So that is why I call this the angry business strategy.

 

Certainly … there is only one real way to win … and that is without cheating.

Anger almost forces you to not only recognize that there is no virtue to be found in taking a shortcut <although shortcuts never really exist anyway> … but that there is no long cut or shortcut but rather simply getting up and going … and competing to win.

 

I am sure someone will point out that it may simply be you look around and get aggravated by what you see and decide to do something about it.

 

But I think if you have the team, and you have the product or service and you actually have the means to make your mark in the business world … then … well … it is okay if you look around at the competition and the competitive business world and get a little pissed … not just aggravated.

 

You get a little angry …

This is stupid … there is a better way.

 

This is crazy … I have a better product.

 

This is nuts … I can’t believe people believe that shit.

 

Your anger puts an edge on what you decide to say and do.

 

Far too often we sit around and have pot after pot of strong coffee and have intellectual discussions on how to smartly effectively compete. We worry through some fairly random details, talk about being the best and then go ahead and be anything but the best.

 

So … you know what?

 

If you are better and have a better offering and are truly worth a shit and want people to know you are worth a shit … well then … there is no real intellectual challenge.

 

You get on with getting on.

 

You just get competitively angry and stand in the middle of the field and say “here I am, and I am not going down.”

 

strategy think anger angry business ideas filterI am not suggesting being stupid about competing.

 

Nor am I suggesting bludgeoning the industry and competitors with some dull edged hammer.

 

But I am suggesting the anger puts some attitude into your strategy and tactics.

 

It puts a sharper edge into your sense of competitive purpose.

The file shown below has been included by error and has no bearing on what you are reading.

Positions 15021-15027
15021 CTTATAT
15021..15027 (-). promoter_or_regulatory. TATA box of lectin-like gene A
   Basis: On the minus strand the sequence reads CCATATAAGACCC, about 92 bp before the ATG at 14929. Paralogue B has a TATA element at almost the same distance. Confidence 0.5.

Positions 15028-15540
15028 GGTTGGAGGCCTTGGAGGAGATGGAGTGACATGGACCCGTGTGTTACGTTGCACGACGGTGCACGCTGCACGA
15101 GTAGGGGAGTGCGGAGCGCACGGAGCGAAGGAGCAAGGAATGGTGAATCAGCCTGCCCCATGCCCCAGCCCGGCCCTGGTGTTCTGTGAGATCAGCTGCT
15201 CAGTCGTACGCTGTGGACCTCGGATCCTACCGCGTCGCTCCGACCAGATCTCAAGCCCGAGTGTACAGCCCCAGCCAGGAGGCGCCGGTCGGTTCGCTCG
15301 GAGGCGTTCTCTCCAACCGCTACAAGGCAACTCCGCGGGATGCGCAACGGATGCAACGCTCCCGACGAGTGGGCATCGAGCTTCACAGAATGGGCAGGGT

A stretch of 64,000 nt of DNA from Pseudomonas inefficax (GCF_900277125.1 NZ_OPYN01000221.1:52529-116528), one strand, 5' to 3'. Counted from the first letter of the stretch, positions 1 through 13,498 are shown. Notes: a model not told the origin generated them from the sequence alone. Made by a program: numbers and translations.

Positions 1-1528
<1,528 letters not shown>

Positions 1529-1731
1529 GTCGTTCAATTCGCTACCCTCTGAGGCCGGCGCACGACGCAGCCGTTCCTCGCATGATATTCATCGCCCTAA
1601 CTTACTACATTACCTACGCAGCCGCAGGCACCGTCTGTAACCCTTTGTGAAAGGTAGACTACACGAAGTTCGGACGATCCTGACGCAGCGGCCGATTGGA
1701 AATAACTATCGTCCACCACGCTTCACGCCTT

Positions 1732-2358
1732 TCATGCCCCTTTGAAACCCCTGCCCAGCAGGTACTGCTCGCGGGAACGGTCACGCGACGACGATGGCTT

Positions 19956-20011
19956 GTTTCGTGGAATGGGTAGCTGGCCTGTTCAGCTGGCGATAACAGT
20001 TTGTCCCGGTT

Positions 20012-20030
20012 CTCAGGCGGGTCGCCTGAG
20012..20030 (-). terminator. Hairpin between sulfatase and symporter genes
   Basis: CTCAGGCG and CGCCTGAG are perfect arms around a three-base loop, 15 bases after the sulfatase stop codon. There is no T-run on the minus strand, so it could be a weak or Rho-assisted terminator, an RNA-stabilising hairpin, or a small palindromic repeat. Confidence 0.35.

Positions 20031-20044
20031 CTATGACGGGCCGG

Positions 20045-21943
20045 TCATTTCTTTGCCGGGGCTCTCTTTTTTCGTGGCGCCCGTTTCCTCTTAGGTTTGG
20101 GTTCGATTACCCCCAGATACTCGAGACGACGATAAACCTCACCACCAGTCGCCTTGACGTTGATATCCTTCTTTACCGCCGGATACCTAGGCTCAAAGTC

And here is what I know.

 

If it isn’t blind anger but rather competitive anger … you won’t tiptoe into your messaging and go to market strategy. You will stride in with some swagger, some confidence and clearly some strong purposeful messaging.

 

I think … no … I know more businesses would do better to attack their business meeting angry business strategystrategy with some anger.

 

Get a little pissed about perceptions, attitudes and mediocrity.

 

Get pissed that people are accepting less than the best and less than real truth.

 

Get pissed at yourself if you are in a position where you don’t believe enough in yourself and your offering to be able to get pissed.

 

Yeah.

 

I do believe more businesses should strategize with some anger.

As Tupac said … not angry and pick up a gun, but angry and open our minds.

fluff and fold (aesthetics and value)

May 24th, 2016

trust just fluffy duck

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“Aesthetics is the shop window, ultimately, if there’s nothing in that shop, it has no longevity, do you know what I mean?”

 

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Geri Halliwell

 

———————-

 

 

Well.

 

 

Of all people in the world I never thought I would read ex-Spice Girl Geri Halliwell <Ginger Spice?> saying something relevant to business … and actually use it to write something.

Laundry_Bath_Comps

Anyone who has ever worked with me has heard me use the “fluff and fold” reference.

 

Fluff is the aesthetics.

 

Fold is the value.

 

Fluff is puffery.

 

Fold is the substance.

 

Look.

 

We like the aesthetics. Maybe even love it, adore it and bond with it.

But without the fold … the value and functionality … we end up disappointed in the aesthetics … and will inevitably move on to the next thing to adore.